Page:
By now I guess everyone knows about what happened with the not-MLK & not-Mark-Twain quotes that made the rounds after the death of Osama bin Laden. If not, there's a good synopsis of what happened here. I was skeptical of the MLK quote the first time I saw it, which was in Penn Jillette's tweet (in fact, the one thing that made me think it was legit was my trust in Penn Jillette's skepticism!). I followed the ensuing events with fascination, even using the hashtag #iwitnessedthebirthofameme.
I still have to work, though. My AP English Lit students had an essay exam on Monday, and the question I gave them was taken from the 2004 AP Lit exam. Here's the prompt they had to write on:
Critic Roland Barthes has said, "Literature is the question minus the answer." Choose a novel or play and, considering Barthes' observation, write an essay in which you analyze a central question the work raises and the extent to which it offers any answers. Explain how the author's treatment of this question affects your understanding of the work as a whole. Avoid mere plot summary.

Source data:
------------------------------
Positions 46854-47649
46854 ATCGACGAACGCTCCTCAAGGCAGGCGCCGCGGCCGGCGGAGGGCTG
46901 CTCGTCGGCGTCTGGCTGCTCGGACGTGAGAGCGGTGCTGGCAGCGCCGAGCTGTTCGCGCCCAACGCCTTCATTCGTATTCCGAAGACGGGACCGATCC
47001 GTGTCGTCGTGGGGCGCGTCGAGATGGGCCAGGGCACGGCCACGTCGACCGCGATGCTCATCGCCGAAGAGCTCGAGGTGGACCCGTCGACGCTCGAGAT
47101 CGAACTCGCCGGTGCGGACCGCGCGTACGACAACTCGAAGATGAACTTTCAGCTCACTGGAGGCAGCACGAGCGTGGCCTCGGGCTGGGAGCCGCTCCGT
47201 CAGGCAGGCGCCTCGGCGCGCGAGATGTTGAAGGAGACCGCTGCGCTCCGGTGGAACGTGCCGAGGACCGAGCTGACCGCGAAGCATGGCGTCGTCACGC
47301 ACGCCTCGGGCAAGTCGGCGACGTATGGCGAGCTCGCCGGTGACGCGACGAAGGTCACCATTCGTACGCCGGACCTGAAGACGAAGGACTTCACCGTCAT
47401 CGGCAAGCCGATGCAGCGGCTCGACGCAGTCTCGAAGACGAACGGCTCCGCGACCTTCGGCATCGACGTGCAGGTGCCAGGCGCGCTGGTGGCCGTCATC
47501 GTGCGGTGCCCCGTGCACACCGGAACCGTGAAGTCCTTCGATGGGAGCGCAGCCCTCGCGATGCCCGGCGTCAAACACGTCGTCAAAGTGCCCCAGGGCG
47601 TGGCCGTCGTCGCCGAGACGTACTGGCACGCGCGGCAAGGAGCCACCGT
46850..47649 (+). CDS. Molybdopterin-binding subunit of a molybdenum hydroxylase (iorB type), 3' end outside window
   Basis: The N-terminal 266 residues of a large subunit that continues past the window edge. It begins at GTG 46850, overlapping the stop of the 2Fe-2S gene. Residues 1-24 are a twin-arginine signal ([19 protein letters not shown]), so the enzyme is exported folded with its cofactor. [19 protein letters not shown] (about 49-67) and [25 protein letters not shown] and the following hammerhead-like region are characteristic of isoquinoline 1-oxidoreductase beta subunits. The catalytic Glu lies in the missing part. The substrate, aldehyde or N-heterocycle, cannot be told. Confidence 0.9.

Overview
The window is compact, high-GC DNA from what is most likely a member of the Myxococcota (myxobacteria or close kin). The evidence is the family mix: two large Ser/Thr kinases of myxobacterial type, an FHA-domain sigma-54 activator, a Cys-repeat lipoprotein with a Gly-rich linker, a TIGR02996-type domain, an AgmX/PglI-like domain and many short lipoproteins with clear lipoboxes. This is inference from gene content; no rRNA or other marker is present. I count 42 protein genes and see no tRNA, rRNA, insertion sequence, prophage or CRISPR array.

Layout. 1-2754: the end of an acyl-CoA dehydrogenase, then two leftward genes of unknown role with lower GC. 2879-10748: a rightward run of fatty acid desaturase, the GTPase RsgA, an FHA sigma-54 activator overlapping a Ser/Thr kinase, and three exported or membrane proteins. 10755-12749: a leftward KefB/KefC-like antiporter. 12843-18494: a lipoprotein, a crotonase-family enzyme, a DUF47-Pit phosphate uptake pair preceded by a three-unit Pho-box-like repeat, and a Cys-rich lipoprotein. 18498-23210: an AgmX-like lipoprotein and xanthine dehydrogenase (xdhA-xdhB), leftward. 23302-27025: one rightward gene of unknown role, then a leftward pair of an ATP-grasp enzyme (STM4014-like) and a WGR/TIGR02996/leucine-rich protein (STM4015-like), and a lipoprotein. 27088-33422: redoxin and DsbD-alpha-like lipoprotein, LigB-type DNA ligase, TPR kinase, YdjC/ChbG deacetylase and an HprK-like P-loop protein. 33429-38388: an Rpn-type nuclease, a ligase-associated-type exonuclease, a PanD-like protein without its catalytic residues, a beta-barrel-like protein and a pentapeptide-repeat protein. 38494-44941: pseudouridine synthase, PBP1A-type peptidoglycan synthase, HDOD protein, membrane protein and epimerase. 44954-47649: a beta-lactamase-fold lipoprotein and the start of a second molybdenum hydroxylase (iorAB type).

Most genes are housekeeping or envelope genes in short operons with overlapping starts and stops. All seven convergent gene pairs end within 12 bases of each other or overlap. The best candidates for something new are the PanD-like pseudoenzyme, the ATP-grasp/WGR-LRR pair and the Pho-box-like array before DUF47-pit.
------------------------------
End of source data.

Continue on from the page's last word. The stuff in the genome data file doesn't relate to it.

Just out of curiosity, I did a Google search on the quotation, hoping to find out which Barthes essay contained the quote. Almost all of the returns fell into one of two categories: (a) AP English essays responding to the prompt, and (b) quotation sites. Then I found this, and it kind of blew my mind.
It doesn't take a Facebook or Twitter user to take a quote out of context & mangle its meaning, shoehorning your own meaning into it. THE FREAKIN' COLLEGE BOARD DOES IT ON THEIR TESTS (tests which cost our nation's high school students 86 bucks a pop, I might add).
Draw your own conclusions about all this. I'm just watching the show.